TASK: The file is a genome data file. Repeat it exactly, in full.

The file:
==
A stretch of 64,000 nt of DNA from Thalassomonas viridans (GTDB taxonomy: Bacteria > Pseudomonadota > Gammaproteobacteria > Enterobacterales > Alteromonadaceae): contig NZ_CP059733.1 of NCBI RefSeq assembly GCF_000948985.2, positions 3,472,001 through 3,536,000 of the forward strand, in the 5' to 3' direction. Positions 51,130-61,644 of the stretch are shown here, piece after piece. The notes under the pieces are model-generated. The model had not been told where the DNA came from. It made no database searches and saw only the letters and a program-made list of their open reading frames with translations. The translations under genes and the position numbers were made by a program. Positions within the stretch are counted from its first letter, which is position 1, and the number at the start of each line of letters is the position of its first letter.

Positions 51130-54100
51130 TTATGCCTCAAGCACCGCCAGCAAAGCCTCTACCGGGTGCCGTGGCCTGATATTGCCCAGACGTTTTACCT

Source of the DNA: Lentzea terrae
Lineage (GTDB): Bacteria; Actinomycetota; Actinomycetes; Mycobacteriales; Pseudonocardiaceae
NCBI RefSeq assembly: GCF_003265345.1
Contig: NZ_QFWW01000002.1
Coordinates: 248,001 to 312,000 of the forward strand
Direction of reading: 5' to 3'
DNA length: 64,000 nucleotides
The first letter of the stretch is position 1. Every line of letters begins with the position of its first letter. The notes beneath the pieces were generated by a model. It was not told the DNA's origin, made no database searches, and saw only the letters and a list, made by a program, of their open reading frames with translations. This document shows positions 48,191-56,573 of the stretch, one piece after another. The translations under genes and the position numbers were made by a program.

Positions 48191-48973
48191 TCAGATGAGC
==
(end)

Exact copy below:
A stretch of 64,000 nt of DNA from Thalassomonas viridans (GTDB taxonomy: Bacteria > Pseudomonadota > Gammaproteobacteria > Enterobacterales > Alteromonadaceae): contig NZ_CP059733.1 of NCBI RefSeq assembly GCF_000948985.2, positions 3,472,001 through 3,536,000 of the forward strand, in the 5' to 3' direction. Positions 51,130-61,644 of the stretch are shown here, piece after piece. The notes under the pieces are model-generated. The model had not been told where the DNA came from. It made no database searches and saw only the letters and a program-made list of their open reading frames with translations. The translations under genes and the position numbers were made by a program. Positions within the stretch are counted from its first letter, which is position 1, and the number at the start of each line of letters is the position of its first letter.

Positions 51130-54100
51130 TTATGCCTCAAGCACCGCCAGCAAAGCCTCTACCGGGTGCCGTGGCCTGATATTGCCCAGACGTTTTACCT

Source of the DNA: Lentzea terrae
Lineage (GTDB): Bacteria; Actinomycetota; Actinomycetes; Mycobacteriales; Pseudonocardiaceae
NCBI RefSeq assembly: GCF_003265345.1
Contig: NZ_QFWW01000002.1
Coordinates: 248,001 to 312,000 of the forward strand
Direction of reading: 5' to 3'
DNA length: 64,000 nucleotides
The first letter of the stretch is position 1. Every line of letters begins with the position of its first letter. The notes beneath the pieces were generated by a model. It was not told the DNA's origin, made no database searches, and saw only the letters and a list, made by a program, of their open reading frames with translations. This document shows positions 48,191-56,573 of the stretch, one piece after another. The translations under genes and the position numbers were made by a program.

Positions 48191-48973
48191 TCAGATGAGC